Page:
Ellen Brown speaks for people and against interest
groups that exploit the people. I value her columns.
In her July 7 OpEdNews column
, Ellen discusses other ways that the Federal Reserve could have used quantitative
easing that would have benefited those whose home mortgages are underwater, and
she points out ways that counties could use their eminent domain powers and
their legal standing with respect to the Mortgage Electronic Registration
Systems in order to help homeowners rather than the big banks.
Ellen Brown is correct that the Federal Reserve
could have made better use of its power, if the purpose had been to help
homeowners. For example, the Fed could have performed the role of the New
Deal's Home Owners Loan Corporation, as some of us pointed out at the time.
However, the big bank executives who sit on the
board of the New York Fed and the former bank executives in control of the US
Treasury and federal financial regulatory agencies were and are primarily
concerned with saving their banks from the consequences of the fraud and greed
over which they presided. The purpose of quantitative easing is to support the
balance sheets of the oversized banks that were quickly declared to be "too big
Interest rates tend to move together. By purchasing
bonds, the Fed drove up the prices of the debt-related derivatives on the banks'
books, thus boosting the solvency of the banks.
If the purpose of quantitative easing had been to
help real estate by lowering interest rates and stimulating the economy, the
policy did not succeed, as Ellen Brown correctly points out, and would have been
discarded. But the policy did help the banks, and continued despite the failure
to achieve its ostensible purpose, which was merely a cover for a bank bail-out.
The Fed had to curtail quantitative easing because the increase in new money
unmatched by growth in real goods and services threatened the value of the
dollar in foreign exchange markets.
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Because of its adverse effect on wealth, the real
estate collapse did reduce consumer spending and impaired the economy's growth
performance. However, the main cause of reduced consumer spending is the decline in real
median household incomes caused by jobs offshoring.
It was the movement offshore of manufacturing and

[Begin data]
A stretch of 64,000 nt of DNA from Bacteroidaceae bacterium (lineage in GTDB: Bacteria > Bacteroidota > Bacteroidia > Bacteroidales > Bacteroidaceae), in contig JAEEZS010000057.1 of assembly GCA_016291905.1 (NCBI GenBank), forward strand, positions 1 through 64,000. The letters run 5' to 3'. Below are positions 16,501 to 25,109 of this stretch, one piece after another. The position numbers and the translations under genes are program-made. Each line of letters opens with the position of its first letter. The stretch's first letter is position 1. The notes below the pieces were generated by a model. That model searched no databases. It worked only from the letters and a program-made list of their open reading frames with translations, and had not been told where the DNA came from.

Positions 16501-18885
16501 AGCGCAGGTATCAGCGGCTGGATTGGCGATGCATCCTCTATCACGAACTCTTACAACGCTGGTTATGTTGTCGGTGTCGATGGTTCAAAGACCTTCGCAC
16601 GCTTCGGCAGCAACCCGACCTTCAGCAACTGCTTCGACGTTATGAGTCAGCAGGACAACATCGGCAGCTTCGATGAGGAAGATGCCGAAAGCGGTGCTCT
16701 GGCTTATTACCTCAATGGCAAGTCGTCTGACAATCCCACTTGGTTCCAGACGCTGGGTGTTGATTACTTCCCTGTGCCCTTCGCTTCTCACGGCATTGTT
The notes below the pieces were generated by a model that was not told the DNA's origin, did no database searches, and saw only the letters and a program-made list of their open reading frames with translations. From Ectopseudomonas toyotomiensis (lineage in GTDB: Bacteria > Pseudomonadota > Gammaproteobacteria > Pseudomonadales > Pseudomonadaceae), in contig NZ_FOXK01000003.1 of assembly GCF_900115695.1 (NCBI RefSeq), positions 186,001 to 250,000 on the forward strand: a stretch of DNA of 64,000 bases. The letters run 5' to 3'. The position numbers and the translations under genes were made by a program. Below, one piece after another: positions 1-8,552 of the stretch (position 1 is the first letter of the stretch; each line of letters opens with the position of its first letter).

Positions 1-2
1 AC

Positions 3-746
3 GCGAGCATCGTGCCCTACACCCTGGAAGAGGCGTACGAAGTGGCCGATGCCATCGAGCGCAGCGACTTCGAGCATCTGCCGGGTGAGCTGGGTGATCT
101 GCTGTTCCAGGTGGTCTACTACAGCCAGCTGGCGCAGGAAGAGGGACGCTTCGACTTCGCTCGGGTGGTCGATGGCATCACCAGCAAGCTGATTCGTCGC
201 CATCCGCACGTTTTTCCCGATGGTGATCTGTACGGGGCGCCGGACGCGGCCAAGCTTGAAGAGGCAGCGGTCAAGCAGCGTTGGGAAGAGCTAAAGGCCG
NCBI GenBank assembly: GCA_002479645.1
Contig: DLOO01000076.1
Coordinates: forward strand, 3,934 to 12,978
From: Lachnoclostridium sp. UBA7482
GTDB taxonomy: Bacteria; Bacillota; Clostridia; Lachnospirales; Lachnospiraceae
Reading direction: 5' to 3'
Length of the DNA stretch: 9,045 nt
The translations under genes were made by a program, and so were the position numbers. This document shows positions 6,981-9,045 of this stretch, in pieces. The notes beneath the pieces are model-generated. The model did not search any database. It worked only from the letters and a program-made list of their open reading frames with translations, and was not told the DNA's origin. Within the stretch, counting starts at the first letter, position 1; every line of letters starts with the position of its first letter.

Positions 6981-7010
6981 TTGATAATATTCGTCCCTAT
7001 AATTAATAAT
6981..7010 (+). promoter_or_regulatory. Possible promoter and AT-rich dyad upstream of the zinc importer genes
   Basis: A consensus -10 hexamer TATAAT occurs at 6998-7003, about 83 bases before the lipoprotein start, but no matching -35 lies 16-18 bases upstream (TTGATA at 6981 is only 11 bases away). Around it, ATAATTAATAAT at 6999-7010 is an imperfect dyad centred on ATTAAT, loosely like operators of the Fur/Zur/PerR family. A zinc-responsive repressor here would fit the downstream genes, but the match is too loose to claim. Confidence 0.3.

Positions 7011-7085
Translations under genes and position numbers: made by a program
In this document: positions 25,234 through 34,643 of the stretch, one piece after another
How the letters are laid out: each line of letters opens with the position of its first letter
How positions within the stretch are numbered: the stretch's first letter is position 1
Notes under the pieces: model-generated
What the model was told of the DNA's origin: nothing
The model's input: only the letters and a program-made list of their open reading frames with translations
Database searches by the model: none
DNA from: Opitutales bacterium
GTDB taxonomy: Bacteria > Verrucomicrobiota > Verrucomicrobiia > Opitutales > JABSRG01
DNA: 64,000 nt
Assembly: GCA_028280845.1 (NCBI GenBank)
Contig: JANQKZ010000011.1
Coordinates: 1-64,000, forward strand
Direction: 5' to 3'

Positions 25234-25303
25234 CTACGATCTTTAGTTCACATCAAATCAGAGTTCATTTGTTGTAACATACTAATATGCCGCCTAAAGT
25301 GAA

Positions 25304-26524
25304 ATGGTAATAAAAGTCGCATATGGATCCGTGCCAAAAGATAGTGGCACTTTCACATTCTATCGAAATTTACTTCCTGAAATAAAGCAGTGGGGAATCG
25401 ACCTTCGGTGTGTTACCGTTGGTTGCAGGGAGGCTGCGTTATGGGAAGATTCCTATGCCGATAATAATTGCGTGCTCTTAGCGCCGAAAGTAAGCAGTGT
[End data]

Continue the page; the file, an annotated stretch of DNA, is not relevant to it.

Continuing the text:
tradable professional skill jobs, such as software engineering, that gave middle
class income and US GDP to foreign countries. The real estate boom was the
Federal Reserve's response to the lack of income growth. The Fed substituted an
expansion of consumer credit for the missing growth in consumer income. Once
the credit expansion outran the ability to service the debt, the bubble popped.
As the economy and homeowners are now loaded up with debt, it is difficult to
bail out the situation with more debt, no matter how innovative the
The schemes Ellen Brown discusses are worth thinking
about. However, unintended consequences of the schemes should also be
considered. For example, expanding the scope of eminent domain can have
applications less desirable than fixing underwater mortgages.
Keep in mind that county governments are motivated
by revenue concerns just like banks and other private interests. We should
hesitate to jump to the conclusion that county governments have any more good
will toward the people than does the federal government.
Dr. Roberts was Assistant Secretary of the US Treasury for Economic Policy in the Reagan Administration. He was associate editor and columnist with the Wall Street Journal, columnist for Business Week and the Scripps Howard News Service. He is a contributing editor to Gerald Celente's Trends Journal. He has had numerous university appointments. His books, The Failure of Laissez Faire Capitalism and Economic Dissolution of the West is available (more...)
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